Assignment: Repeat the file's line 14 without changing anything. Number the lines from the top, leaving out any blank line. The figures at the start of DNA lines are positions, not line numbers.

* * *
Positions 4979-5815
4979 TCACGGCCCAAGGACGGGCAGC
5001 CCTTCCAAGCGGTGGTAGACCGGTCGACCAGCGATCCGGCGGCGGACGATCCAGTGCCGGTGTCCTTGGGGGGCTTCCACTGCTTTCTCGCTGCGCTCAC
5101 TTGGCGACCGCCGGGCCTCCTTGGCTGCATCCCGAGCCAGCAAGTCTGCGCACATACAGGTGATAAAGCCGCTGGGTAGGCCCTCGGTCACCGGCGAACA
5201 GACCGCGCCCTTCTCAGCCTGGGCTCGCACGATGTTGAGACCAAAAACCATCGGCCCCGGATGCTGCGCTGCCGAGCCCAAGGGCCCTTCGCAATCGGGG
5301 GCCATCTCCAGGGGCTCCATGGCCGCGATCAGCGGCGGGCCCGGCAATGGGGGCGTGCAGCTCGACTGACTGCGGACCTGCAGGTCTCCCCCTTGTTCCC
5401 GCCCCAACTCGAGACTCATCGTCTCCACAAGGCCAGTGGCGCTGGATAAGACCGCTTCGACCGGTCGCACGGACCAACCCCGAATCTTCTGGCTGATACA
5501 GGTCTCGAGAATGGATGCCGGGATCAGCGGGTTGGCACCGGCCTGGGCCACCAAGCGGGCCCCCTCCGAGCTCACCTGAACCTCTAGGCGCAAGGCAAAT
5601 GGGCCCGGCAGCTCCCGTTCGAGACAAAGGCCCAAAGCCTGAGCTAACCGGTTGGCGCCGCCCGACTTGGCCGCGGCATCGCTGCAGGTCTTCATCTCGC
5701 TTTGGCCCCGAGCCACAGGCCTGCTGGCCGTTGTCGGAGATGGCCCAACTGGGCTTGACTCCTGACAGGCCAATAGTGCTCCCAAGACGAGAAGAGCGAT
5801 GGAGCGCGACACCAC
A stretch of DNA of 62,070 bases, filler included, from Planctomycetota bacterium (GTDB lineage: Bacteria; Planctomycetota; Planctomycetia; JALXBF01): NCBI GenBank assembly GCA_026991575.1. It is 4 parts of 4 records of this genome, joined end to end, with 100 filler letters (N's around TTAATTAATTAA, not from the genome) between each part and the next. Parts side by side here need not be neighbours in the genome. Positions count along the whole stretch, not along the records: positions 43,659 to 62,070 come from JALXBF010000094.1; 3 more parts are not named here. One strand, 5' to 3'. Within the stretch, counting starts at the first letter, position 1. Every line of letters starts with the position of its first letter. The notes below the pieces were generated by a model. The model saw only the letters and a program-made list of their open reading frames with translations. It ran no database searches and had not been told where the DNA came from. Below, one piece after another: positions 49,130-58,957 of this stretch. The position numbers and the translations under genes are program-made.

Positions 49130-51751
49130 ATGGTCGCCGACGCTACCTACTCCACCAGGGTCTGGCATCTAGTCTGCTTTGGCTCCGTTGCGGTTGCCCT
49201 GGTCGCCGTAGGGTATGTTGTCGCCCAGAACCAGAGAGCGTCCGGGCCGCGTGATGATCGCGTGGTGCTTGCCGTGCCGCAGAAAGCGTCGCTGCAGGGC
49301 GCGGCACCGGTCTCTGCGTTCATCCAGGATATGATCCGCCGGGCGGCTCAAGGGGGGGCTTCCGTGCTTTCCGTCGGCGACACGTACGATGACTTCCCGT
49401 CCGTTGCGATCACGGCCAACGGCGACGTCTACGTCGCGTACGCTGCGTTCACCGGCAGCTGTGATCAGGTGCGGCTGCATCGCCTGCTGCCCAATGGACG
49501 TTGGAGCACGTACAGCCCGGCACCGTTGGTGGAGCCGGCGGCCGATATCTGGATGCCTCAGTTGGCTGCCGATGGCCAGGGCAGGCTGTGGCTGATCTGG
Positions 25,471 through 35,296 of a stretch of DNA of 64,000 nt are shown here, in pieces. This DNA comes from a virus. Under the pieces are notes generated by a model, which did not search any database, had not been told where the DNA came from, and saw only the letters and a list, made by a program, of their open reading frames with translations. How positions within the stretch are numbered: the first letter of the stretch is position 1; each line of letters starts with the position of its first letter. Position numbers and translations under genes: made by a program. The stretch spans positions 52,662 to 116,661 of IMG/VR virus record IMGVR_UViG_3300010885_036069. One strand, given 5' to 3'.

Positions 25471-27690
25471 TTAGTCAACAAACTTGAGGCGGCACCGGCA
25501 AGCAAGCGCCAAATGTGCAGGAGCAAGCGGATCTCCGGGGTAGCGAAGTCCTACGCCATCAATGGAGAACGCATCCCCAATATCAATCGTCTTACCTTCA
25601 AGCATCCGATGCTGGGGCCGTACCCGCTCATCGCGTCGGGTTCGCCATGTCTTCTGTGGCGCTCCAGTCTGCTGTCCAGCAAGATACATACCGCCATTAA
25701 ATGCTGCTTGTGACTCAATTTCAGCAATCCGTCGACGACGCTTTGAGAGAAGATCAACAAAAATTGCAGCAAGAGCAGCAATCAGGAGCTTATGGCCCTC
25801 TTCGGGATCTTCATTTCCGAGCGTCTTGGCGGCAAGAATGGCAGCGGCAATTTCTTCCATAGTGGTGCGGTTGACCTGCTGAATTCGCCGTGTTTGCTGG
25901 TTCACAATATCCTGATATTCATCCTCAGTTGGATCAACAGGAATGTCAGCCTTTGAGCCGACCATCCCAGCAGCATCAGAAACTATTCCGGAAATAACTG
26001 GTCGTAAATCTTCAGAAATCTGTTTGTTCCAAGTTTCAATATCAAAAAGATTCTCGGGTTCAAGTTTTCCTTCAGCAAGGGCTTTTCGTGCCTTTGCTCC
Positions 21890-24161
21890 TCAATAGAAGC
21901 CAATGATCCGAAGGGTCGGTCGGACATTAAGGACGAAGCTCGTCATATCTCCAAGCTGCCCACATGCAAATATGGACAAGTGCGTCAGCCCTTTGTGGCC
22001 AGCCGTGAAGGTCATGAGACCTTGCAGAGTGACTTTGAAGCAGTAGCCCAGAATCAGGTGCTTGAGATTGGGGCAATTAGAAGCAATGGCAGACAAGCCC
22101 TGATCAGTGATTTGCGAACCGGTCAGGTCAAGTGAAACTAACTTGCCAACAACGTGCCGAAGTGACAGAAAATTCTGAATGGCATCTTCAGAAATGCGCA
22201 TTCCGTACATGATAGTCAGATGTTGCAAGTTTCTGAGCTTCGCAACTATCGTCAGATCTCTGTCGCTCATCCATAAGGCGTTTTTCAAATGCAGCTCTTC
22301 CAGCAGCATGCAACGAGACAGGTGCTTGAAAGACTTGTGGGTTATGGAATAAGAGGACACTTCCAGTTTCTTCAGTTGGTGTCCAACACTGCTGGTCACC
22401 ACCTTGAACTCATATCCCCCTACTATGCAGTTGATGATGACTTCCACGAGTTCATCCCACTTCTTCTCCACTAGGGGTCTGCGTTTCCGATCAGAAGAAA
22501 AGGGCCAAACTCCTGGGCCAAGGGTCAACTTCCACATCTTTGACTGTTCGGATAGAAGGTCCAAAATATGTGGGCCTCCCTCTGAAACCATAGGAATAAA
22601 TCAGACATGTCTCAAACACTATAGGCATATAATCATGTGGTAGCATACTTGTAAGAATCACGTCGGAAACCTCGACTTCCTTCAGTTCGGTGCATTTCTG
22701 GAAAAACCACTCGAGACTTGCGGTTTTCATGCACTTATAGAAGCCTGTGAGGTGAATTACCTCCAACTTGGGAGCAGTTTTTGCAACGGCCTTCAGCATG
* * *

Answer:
49130 ATGGTCGCCGACGCTACCTACTCCACCAGGGTCTGGCATCTAGTCTGCTTTGGCTCCGTTGCGGTTGCCCT